Monday, 15 May 2017

Planting Onions From Seed or Seedling

Why grow onions from seed or seedling rather than sets?

First of all, those mesh bags of onion sets always seemed so iffy to me. You get to choose from a limited variety, onions simply called yellow, white, red, or multiplier. No idea of what onion it actually is, where, or how it was grown. Likely not organically!

Secondly, onions grown from seed are more disease resistant, and grow bigger, better and faster, too. I found this out after breaking my wrist, one spring long ago, being unable to drive to the shops. Tossed some seeds straight into the garden beds and had the best crop of onions I had ever grown. I have never gone back to sets since! 

When you grow from seed, you have a great selection of varieties to choose from, all sorts of whites and reds and yellows.

A couple of my favourites are Tropeana Lunga and Lunga di Firenze, long torpedo shaped onions that are mild and sweet in flavour.

Walla Walla onions are always a big hit here on the west coast, too. Though they are not good storage onions, we can sow the seeds right into the garden bed several times a year, for fresh eating pretty much year round, including an over-winter sowing for new onions in spring.  

To grow your own seedlings, sow the seeds in flats or six packs in January or February, ideally with bottom heat. Onion seeds do not last long in storage, so is best to order new, fresh ones each year.

You should see the tops popping through in about a week's time. 

Once or twice during the growing phase, snip back the tops so they are 1 to 2 inches tall. This will help them to size up faster. 

Feed with liquid seaweed or kelp every couple of weeks. They will be ready to go into a cold frame in March or April, and then into the garden beds in late April or May.   

Seeds can also be sown directly into the garden beds in early spring, and will thrive just fine, growing bigger and better than the sets ever do. 

How to plant those seedlings? 

Onions are heavy feeders, so start with great soil, rich in nutrients. Make sure the soil is loose and well draining.

Make 2 inch deep furrows in rows that are 6 to 8 inches apart. This makes it easy to weed between the rows throughout the growing season. The Winged Weeder is fabulous for this purpose, best hoe ever.

I dust the furrows with a wee bit of blood and bone meal.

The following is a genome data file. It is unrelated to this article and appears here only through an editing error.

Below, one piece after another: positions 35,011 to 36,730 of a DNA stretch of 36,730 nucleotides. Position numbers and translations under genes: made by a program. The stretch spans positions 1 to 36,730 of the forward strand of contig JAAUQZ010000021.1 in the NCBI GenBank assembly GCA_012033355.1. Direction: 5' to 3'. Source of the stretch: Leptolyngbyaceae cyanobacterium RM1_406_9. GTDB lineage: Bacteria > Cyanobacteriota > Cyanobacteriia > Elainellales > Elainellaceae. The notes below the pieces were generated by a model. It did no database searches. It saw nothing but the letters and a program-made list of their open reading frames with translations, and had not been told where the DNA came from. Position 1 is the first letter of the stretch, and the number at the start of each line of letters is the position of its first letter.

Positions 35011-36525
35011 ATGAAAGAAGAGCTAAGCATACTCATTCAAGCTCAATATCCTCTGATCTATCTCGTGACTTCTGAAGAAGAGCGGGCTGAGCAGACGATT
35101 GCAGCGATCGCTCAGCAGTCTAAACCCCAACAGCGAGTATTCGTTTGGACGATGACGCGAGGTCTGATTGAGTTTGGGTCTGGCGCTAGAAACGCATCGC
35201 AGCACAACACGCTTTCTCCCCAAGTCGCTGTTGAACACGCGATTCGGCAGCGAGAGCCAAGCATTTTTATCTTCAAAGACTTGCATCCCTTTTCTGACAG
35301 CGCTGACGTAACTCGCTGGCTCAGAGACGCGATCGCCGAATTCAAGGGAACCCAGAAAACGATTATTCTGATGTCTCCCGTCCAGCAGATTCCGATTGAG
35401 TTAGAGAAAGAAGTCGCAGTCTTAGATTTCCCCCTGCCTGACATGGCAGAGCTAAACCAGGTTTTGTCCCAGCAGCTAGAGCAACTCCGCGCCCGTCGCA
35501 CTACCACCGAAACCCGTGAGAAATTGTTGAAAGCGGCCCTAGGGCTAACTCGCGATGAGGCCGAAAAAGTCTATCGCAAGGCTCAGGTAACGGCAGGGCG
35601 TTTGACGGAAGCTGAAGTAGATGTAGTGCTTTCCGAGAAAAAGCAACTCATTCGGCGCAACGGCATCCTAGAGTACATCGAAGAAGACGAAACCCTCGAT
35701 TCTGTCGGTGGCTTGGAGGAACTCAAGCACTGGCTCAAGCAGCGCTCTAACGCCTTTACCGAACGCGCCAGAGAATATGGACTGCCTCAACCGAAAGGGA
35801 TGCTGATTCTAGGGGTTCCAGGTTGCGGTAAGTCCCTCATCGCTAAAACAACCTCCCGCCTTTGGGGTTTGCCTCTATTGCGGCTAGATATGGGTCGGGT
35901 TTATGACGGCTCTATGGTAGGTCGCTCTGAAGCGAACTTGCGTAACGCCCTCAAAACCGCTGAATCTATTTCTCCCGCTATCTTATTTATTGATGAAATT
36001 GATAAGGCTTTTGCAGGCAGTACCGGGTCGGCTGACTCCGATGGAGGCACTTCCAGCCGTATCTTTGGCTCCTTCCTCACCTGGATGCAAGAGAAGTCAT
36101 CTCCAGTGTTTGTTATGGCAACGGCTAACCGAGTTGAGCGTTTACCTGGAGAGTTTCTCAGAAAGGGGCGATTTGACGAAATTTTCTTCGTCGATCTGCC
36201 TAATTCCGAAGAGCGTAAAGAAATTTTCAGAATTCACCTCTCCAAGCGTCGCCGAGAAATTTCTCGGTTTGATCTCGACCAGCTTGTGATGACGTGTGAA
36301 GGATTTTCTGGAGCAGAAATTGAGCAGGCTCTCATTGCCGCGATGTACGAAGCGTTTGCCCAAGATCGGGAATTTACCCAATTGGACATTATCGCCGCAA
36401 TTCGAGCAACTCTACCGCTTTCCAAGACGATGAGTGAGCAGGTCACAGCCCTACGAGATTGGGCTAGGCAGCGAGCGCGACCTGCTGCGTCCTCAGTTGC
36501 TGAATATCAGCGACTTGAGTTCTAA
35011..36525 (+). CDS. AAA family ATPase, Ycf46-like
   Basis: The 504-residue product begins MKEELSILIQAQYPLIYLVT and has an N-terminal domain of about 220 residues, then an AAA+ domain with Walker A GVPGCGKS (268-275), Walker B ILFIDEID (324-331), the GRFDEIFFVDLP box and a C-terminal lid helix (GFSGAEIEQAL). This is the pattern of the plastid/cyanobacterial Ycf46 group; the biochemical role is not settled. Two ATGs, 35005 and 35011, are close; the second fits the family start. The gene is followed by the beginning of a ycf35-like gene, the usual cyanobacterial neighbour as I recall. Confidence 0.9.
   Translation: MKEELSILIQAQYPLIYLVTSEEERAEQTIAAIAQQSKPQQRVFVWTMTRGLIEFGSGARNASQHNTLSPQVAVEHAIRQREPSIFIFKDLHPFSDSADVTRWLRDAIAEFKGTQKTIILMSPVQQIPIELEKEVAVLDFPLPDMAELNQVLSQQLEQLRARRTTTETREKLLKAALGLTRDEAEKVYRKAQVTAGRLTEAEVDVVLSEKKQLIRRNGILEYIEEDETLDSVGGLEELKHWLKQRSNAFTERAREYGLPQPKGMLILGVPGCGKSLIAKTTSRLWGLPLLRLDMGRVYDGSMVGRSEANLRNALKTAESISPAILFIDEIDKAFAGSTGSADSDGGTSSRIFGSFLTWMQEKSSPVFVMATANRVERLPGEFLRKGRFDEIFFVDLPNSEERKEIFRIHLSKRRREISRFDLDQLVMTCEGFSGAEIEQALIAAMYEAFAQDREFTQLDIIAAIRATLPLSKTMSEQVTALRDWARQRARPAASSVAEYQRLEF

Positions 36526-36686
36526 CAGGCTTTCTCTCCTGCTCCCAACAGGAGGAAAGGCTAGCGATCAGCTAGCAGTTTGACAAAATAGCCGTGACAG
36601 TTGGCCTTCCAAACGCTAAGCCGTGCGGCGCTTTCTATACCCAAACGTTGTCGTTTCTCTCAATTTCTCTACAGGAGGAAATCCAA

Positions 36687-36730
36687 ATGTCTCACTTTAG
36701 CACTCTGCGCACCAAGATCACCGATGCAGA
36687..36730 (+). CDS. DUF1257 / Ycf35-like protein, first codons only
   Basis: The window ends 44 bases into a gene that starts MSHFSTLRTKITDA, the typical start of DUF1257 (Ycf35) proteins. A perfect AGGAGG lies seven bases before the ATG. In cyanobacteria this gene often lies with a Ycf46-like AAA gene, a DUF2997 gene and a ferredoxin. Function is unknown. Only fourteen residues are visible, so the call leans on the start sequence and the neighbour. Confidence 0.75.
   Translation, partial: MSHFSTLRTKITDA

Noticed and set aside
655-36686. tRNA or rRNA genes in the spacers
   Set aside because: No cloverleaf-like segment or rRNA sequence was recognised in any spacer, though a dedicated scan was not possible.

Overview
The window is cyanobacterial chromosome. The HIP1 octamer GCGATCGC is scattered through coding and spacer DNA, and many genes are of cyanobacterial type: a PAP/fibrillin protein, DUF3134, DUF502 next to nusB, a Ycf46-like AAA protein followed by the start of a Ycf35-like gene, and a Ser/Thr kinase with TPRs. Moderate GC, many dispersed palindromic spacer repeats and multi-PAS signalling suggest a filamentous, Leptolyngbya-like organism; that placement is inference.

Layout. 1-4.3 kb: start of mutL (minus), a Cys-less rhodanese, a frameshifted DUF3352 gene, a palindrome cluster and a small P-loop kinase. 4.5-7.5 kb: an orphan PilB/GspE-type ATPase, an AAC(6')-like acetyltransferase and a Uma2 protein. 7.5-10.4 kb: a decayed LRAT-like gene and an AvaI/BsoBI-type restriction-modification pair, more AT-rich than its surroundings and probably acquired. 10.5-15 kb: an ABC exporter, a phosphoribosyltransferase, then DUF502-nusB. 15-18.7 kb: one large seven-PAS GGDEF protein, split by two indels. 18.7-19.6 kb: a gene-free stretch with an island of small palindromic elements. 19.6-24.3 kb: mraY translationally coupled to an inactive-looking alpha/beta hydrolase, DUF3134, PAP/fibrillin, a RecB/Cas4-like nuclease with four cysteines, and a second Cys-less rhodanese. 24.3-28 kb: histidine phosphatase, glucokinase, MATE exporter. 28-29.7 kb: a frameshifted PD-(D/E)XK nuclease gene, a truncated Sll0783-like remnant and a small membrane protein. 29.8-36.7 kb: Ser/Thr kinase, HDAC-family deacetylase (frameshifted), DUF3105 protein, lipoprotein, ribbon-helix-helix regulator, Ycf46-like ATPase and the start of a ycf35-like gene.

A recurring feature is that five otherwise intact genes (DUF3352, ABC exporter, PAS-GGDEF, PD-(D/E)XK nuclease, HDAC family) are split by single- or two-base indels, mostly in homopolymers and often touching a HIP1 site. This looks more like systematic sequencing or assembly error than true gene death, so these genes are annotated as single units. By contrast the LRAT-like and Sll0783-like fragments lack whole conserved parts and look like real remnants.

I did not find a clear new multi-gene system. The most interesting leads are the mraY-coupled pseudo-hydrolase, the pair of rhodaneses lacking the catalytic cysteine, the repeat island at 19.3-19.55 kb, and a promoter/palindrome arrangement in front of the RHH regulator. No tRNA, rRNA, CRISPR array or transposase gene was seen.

Cut the tops of each seedling down to about 1.5 inches tall 

Gently separate the seedlings.

Cut the top green growth to about 1.5 inches tall, to promote faster rooting in

Place in the furrows, 4 to 6 inches apart. I grow mine close together so that I get lots of good sized onions, but if you are growing larger onions, space them 6 inches apart.

Push the sides of the furrow together around each seedling, making sure not to bury it too deeply.
Covering just the red (or white) part of the onion, to where the green tops start.

Water in well.

 Two weeks later, they are making new tops

You will know that your onions are well rooted in when the tops start to grow up tall again. In about two weeks time, yous should see lots of lovely new growth.

Side dress with manure during the growing season to give them that much needed, extra boost of nutrients.

Onions do not compete well with weeds for nutrients, so run your hoe between the rows every week or two. 

Water once a week throughout the growing season, slowing down on watering as they get closer to the finished stage. 

If the soil is too high around your bulbs as they start to size up, brush away the soil so that just the bottom part of the bulb is in the soil. They should look like they do in the picture above. 

As the tops begin to fold over at the neck, they are nearing harvest time. Do not water at this time, let them sit dry until most all of the necks have bent over. 

Then lift the onions, place in a shaded area to cure, with great air flow. It will take 3 or 4 weeks to fully cure the bulbs.  

Onion with thick bull necks will not cure, so clean those up and use them up as you can your homemade pasta or pizza sauces. They can also be stored in the crisper for a few weeks, or chopped and frozen to be used at a later date.        

Clean off the tops, or make them into braids. 

Store in a dry, cool pantry to be used as needed. Not all onions are good storage onions, some varieties, like the Walla Walla, will only keep for a few months. 

Onions store well in baskets, apparently I bought this basket from Homsense for $12.99 ; )

 Beautiful Cippolini onions, cured and ready for the pantry. 

For your own better crop of onions, try growing from seed or seedling this year, too! 

Happy Growing! 

Moving Thyme

Sadly, the Nitty Gritty Potager blog is no more... but the good news is that I can now be found at my new blog called the Olde Thyme F...